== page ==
ZIMBABWEAN police’s denial that 10 squatters died at Porta Farm following police misuse of teargas was rebutted by Amnesty International this week when the human rights watchdog disclosed the name
s of those killed.
Police retaliated by vilifying the international human rights organisation. Police spokesman, Assistant Commissioner Wayne Bvudzijena, branded the organisation “liars” and insisted that noone had been killed.
“I see a lot of inaccuracies in that list of names of people that Amnesty claims died from police misuse of teargas. I am still trying to verify with Norton police whether it is true,” Bvudzijena said on Wednesday.
Police last week challenged Amnesty to produce the names and hospital records of the people it claimed were killed when police fired teargas into homes during an attempt to forcibly evict the settlers.Bvudzijena said: “We saw that statement (by Amnesty). But Amnesty must provide the names of the people that it says died. If the people died at hospital, then there should be a report from the hospital as evidence.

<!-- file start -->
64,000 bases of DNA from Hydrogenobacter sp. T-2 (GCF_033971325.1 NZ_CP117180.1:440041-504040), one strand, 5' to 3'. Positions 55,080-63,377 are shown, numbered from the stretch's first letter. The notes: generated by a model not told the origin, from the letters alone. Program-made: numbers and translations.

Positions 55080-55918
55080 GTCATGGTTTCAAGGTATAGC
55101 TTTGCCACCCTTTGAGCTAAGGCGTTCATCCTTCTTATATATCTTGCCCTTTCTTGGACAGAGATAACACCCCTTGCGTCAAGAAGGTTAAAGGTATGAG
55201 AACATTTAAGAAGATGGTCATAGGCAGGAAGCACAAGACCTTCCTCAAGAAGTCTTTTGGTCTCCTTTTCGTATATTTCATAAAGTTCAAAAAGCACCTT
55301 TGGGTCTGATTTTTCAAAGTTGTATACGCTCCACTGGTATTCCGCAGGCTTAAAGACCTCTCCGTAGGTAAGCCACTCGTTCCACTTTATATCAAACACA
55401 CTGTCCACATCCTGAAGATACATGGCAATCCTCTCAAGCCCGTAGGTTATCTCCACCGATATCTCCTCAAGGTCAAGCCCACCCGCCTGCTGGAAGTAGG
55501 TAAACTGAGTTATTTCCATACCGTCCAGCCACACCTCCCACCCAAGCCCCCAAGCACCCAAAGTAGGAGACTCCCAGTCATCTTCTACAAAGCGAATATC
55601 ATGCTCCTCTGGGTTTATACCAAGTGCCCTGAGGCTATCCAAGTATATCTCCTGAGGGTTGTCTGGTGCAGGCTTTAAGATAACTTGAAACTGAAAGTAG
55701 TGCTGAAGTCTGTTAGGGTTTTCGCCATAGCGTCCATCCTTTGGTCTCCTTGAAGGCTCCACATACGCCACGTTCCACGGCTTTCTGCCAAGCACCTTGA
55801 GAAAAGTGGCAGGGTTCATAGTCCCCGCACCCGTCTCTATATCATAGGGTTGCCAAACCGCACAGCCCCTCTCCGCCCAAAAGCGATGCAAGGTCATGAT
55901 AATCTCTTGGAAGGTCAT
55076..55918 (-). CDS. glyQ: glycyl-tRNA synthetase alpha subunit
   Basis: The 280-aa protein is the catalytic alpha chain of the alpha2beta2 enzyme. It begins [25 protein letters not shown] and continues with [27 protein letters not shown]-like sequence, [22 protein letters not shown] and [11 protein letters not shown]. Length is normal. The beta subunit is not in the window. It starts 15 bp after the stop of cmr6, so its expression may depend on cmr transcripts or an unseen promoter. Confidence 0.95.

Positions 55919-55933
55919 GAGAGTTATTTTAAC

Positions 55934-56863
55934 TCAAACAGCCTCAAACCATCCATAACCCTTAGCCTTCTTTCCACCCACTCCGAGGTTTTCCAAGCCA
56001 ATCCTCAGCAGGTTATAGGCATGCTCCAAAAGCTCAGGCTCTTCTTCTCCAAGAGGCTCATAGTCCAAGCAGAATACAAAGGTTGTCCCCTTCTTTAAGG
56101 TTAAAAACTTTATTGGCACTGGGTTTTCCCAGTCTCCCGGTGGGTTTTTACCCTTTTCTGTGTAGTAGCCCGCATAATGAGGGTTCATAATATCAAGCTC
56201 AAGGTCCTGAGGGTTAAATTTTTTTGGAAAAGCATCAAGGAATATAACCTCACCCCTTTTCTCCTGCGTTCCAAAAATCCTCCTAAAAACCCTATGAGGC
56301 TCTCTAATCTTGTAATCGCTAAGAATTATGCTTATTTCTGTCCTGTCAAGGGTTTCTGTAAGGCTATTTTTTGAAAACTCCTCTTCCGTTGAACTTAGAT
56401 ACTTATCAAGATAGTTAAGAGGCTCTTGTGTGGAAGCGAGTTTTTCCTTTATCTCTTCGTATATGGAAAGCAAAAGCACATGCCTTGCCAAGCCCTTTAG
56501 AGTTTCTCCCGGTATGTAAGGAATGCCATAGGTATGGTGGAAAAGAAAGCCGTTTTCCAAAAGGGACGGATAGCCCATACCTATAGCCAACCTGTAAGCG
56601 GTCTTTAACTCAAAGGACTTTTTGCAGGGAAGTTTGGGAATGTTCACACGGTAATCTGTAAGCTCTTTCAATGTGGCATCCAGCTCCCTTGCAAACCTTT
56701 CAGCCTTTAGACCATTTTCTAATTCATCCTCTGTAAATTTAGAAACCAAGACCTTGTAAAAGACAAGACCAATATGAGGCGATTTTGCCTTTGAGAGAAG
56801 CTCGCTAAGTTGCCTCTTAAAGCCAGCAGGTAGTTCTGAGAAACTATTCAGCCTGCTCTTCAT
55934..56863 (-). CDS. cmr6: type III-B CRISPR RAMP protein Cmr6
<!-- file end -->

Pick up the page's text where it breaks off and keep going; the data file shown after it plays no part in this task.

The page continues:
Amnesty International this week named the deceased after obtaining sworn affidavits the relatives of the dead. They are Fungai Livson’s one-day-old son who had not yet been named, Ronald Job Daniel (five months), Matilda Matsheza (five months), Yolanda Rungano (five months), Monalisa Banda (seven months), Kuyeka Phiri (30), Viola Mupetsi (30), Julia Nheredzo (32), Raphael Chatima (40) and Vasco John (65).
The Amnesty report also said an eleventh person, Angeline Nhamoinesu, aged 46, had since died.
“All 11 deaths were reported to Norton Police Station or to a police post based at Porta Farm by relatives of the deceased,” Amnesty said in a statement.